Throughout Shane Cotton’s decades-long career, the painter has continually used symbols of migration and containment, as well as motifs specific to Māori people, who are indigenous to his country, New Zealand—or rather, Aotearoa. His solo exhibition “Te Puāwai,” meaning “the blossoming,” has opened at The Dowse, an art gallery located a short drive from Upper Hutt, where he grew up.
Many of the nearly forty works on view are paintings of toi moko, traditional Māori shrunken heads. These heads were usually those of chiefs or other important figures, whose status was marked by moko, facial tattoos added over the course of their lives. When they died, their families or rival tribes would preserve their heads as symbols of respect or as trophies. Settlers and explorers pillaged or traded for toi moko, spiriting many of them away to Europe. As these objects have slowly been repatriated, Māori activists have abandoned the older term, “moko mōkai,” where “mōkai” means enslaved, and begun referring to them as “toi moko,” where “toi” signifies art. The reconfigured toi moko in Cotton’s paintings seem to emanate further mana, or power, from being scaled up many times—several paintings are almost four feet tall. The heads’ imposing size imbues them with gravitas, even if their provenance is not known to a viewer.
The heads are not, however, painted realistically, but in an abstract, modernist fashion: They are wild with color, and some, like Blue Black Korona (2021) and Gesture (2021), look as if they depict multiple toi moko superimposed on each other. This mode of representation makes the heads appear to be those of androids: rectangles nested in the top left of the head in Grey Sun (2019) look like silicon chips, while the moko don’t follow facial contours as they usually do, instead resembling overlapping circuit boards. Cotton seems to suggest that the troubles and anguish of the past, especially those of Māori people, will inevitably be tied to the future.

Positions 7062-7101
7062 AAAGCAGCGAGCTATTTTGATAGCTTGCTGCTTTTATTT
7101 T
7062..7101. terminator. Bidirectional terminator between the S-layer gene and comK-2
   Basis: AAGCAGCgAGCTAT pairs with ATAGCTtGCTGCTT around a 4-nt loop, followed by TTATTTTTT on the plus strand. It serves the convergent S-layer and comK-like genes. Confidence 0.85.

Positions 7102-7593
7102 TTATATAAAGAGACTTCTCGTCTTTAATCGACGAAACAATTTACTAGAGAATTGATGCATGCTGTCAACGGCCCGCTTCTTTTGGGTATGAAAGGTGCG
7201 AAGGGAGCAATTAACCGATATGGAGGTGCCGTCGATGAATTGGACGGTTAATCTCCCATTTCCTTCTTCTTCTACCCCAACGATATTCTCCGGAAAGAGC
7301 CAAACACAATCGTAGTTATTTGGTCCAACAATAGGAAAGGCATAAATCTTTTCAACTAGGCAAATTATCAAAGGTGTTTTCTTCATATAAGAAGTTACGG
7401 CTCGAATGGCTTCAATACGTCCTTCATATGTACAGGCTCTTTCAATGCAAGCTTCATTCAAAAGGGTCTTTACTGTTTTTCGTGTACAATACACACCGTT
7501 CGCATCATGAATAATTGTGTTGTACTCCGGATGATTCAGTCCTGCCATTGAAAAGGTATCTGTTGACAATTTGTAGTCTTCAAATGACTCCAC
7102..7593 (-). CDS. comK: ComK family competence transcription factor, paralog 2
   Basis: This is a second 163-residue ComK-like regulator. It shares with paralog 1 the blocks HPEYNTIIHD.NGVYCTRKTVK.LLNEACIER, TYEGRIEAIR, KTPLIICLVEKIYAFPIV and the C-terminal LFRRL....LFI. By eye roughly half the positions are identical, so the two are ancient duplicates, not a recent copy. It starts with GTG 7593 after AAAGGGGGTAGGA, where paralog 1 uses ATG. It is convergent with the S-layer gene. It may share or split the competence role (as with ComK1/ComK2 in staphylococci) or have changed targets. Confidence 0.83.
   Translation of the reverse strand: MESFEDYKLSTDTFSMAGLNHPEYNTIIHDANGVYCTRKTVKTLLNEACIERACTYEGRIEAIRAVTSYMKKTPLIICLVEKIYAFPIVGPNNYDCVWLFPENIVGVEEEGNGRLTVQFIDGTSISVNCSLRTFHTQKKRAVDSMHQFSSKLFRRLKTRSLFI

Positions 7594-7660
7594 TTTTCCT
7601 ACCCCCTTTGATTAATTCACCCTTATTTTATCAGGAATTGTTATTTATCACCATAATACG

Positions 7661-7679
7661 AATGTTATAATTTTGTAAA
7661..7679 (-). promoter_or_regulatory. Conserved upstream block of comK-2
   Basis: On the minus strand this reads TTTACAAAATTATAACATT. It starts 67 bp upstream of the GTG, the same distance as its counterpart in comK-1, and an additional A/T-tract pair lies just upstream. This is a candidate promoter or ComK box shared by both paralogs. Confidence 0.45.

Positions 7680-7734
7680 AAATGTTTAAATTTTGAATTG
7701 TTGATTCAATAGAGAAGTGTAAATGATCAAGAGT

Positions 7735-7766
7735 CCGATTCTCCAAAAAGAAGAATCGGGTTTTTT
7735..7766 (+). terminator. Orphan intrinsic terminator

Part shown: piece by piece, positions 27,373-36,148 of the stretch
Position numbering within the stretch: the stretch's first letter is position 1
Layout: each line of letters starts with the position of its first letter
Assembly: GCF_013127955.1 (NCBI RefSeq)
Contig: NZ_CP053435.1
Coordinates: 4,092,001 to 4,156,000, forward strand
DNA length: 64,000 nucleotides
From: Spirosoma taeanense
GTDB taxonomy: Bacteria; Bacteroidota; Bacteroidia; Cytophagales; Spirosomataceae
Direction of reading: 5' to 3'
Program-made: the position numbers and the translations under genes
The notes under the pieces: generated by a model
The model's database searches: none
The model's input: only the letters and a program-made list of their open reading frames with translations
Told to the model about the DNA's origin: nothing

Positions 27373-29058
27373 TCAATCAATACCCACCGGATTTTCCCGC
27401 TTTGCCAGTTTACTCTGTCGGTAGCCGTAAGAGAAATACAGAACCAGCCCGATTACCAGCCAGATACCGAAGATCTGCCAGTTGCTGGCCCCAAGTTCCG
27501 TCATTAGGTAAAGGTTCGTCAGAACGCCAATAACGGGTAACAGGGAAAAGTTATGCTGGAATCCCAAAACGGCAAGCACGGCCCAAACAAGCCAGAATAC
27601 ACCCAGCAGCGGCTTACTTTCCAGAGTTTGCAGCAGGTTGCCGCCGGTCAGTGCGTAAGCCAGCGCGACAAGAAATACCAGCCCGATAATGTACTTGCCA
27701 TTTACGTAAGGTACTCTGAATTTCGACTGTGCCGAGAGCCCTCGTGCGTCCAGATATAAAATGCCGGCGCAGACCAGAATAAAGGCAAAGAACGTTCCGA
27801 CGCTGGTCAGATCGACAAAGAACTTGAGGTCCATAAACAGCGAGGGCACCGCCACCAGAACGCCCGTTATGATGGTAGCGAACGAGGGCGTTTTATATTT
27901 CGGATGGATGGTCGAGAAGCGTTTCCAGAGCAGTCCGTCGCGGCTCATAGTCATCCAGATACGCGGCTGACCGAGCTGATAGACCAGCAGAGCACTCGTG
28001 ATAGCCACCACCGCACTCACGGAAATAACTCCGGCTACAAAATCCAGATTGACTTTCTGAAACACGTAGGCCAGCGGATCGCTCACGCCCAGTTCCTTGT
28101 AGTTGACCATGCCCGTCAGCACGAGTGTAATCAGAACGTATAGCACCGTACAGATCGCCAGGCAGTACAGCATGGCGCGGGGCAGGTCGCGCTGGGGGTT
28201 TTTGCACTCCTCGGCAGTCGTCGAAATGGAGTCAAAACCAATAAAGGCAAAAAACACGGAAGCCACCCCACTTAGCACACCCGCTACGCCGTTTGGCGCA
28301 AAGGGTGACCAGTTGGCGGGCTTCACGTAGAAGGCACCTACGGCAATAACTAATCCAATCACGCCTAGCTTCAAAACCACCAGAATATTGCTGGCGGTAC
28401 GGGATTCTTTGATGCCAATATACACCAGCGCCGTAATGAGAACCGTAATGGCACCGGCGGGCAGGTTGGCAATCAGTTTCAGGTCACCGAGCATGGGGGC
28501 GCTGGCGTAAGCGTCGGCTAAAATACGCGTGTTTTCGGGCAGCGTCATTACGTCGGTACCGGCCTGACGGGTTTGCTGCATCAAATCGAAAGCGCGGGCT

Although Cotton is known for painting on traditional surfaces like canvas and linen, for “Te Puāwai,” he has also employed wooden plinths and a dinghy. On three plinths, which rise a few feet above head height, Cotton painted his usual iconography: Waiomio (2021) depicts a tree of life emerging from a pot; Te Pou (2021) shows a stack of tiki, which are humanoid forms; and Te Pou Aniwaniwa (2021) is adorned with trees and koru—the latter a traditional Māori spiral motif based on the unfurling frond of a ponga, a native silver fern. The plinths are made from recycled beams of kauri, a native tree that is one of the largest in the world, felled in great numbers by European settlers, especially for its usefulness in shipbuilding. Cotton reclaims the material both physically and culturally. The twelve-foot-tall Te Pou requires viewers to look up and down to take in all the painted tiki—just as with the traditional carved columns the work cites, in which each tiki on the pole represents one of the carver’s ancestors, and the work as a whole symbolizes the whakapapa, or individual and tribal genealogy of the carver. As in the toi moko paintings, here Cotton riffs on a traditional Māori practice in ways that allude to the interrupting force of colonization—still evident today in, for example, toi moko repatriation efforts.
Cotton’s obsession with colonialism and his country’s fractured past stems from his own parentage (his father is Māori, his mother European) and ancestry (“Cotton” is an anglicization of “Katene,” his family’s original name). He repeatedly paints the same motifs, tinkering with the balance of these conflicting forces each time. The exhibition’s title work, Te Puāwai (2020), is a dinghy built by Cotton’s (white) father-in-law that Cotton painted with his usual symbols: stars, native New Zealand birds, and koru. Through this repetition, Cotton’s symbols, like the issues they embody, yearn to be recognized. When he paints, he’s reckoning not just with his past, but also with that of his forebears.